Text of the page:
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I am stuck on this question from a tutorial sheet I am going through.

Compute the mean and Gaussian curvature of a surface in $\mathbb{R}^3$ that is given by

$z=f(x)+g(y)$

for some good functions $f(x)$ and $g(y)$.

I tried calculating the first and second fundamental forms to then find $\kappa=\dfrac{det II}{det I}$ but it seems long and I feel like there should be an easier way. Also that doesn't tell me the mean curvature.

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It is a slightly tedious calculation, yes. The mean curvature is the trace of the 2nd fundamental form. –  user20266 Apr 22 '12 at 15:08
    
@Tomas The mean curvature is the trace of the Weingarten map, to be more precise –  Yuri Vyatkin Apr 22 '12 at 15:38
    
@YuriVyatkin yes, you are right. –  user20266 Apr 22 '12 at 16:36
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1 Answer 1

Let us first recall some definitions and useful formulas for a surface in $\mathbb{R}^3$ given by an immersion $F\colon U \rightarrow \mathbb{R}^3$, where $U \subset \mathbb{R}^2$ is an open set.

Denote $F_x = \frac{\partial F}{\partial{x}}$, $F_{x x} = \frac{\partial{F_x}}{\partial{x}}$, and so on.

The components of the first fundamental form are $I_{x x} = F_x \cdot F_x$, $I_{y y}=F_y \cdot F_y$, $I_{x y} = I_{y x} = F_x \cdot F_y$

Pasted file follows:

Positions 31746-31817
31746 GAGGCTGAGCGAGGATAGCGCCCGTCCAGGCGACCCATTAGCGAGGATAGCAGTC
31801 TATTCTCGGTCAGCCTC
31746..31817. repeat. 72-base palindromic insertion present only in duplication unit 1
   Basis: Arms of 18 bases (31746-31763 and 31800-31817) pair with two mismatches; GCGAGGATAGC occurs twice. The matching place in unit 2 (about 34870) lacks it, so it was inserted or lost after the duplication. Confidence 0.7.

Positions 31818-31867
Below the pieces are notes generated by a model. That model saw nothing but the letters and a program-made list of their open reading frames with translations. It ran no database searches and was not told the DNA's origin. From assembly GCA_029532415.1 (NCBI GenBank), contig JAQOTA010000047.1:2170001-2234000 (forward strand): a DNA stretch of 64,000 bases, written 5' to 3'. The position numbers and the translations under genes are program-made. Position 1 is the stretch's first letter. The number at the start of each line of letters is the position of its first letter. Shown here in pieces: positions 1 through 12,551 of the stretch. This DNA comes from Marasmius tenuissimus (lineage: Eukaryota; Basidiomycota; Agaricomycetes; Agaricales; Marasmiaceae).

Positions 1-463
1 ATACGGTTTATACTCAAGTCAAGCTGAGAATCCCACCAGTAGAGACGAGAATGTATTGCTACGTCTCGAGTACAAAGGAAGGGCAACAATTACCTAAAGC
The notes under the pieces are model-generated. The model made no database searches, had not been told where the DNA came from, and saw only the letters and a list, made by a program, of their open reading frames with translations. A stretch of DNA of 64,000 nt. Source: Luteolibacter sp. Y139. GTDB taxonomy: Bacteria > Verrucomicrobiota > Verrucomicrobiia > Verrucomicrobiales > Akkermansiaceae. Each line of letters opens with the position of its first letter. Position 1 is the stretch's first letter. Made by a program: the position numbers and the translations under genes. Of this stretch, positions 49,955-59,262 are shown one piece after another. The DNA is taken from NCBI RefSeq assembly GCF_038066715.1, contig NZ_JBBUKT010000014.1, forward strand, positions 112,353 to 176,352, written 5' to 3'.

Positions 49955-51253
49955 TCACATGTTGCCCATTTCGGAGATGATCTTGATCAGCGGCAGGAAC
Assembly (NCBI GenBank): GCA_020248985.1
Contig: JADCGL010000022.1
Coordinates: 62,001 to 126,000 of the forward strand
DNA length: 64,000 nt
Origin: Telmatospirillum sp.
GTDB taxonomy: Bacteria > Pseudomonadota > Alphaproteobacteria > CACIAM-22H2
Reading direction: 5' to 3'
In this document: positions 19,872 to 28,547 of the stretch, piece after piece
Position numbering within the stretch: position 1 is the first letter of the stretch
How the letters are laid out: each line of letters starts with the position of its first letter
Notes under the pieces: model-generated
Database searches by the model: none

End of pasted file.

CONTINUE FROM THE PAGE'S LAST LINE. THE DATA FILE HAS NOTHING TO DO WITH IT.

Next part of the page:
For the second fundamental form we may use the expression for the unit normal vector $$ n = \frac{F_x \times F_y}{|F_x \times F_y|} $$ so that $II_{x x} = n \cdot F_{x x}$, $II_{y y} = n \cdot F_{y y}$, $II_{x y} = II_{y x} = n \cdot F_{x y}$

The Gaussian curvature $K(x,y)$ has the following expression $$ K(x,y) = \frac{II_{x x} II_{y y} - II_{x y}^2}{I_{x x} I_{y y} - I_{x y}^2} \tag{1} $$ and the mean curvature can be computed by $$ H(x,y) = \frac{I_{x x} II_{y y} - 2 I_{x y} II_{x y} + I_{y y} II_{x x}}{I_{x x} I_{y y } - I_{x y}^2} \tag{2} $$ In the proposed problem we a given a surface represented by a graph of function $z = f(x) + g(y)$, so our immersion has the following form: $$ F(x,y) = \begin{pmatrix} x \\ y \\ f(x) + g(y) \end{pmatrix} $$ and we calculate $F_x = \begin{pmatrix} 1 \\ 0 \\ f' \end{pmatrix}$, $F_y = \begin{pmatrix} 0 \\ 1 \\ g' \end{pmatrix}$, $F_{x x} = \begin{pmatrix} 0 \\ 0 \\ f'' \end{pmatrix}$, $F_{y y} = \begin{pmatrix} 0 \\ 0 \\ g'' \end{pmatrix}$, $F_{x y} = \begin{pmatrix} 0 \\ 0 \\ 0 \end{pmatrix}$.

This is enough to find the unit normal $$ n = \frac{(f', -g', 1)^T}{\sqrt{1 + (f')^2 + (g')^2}} $$ so we find the components of the second fundamental form $II_{x x} = \frac{f''}{\sqrt{1 + (f')^2 + (g')^2}}$, $II_{y y} = \frac{g''}{\sqrt{1 + (f')^2 + (g')^2}}$, $II_{x y} = 0$

The components of the first fundamental form are, of course, $I_{x x} = 1 + (f')^2$, $I_{y y} = 1 + (g')^2$, and $I_{x y} = f'g'$.

I would let you to finish the job by substituting these quantities into equations (1) and (2).

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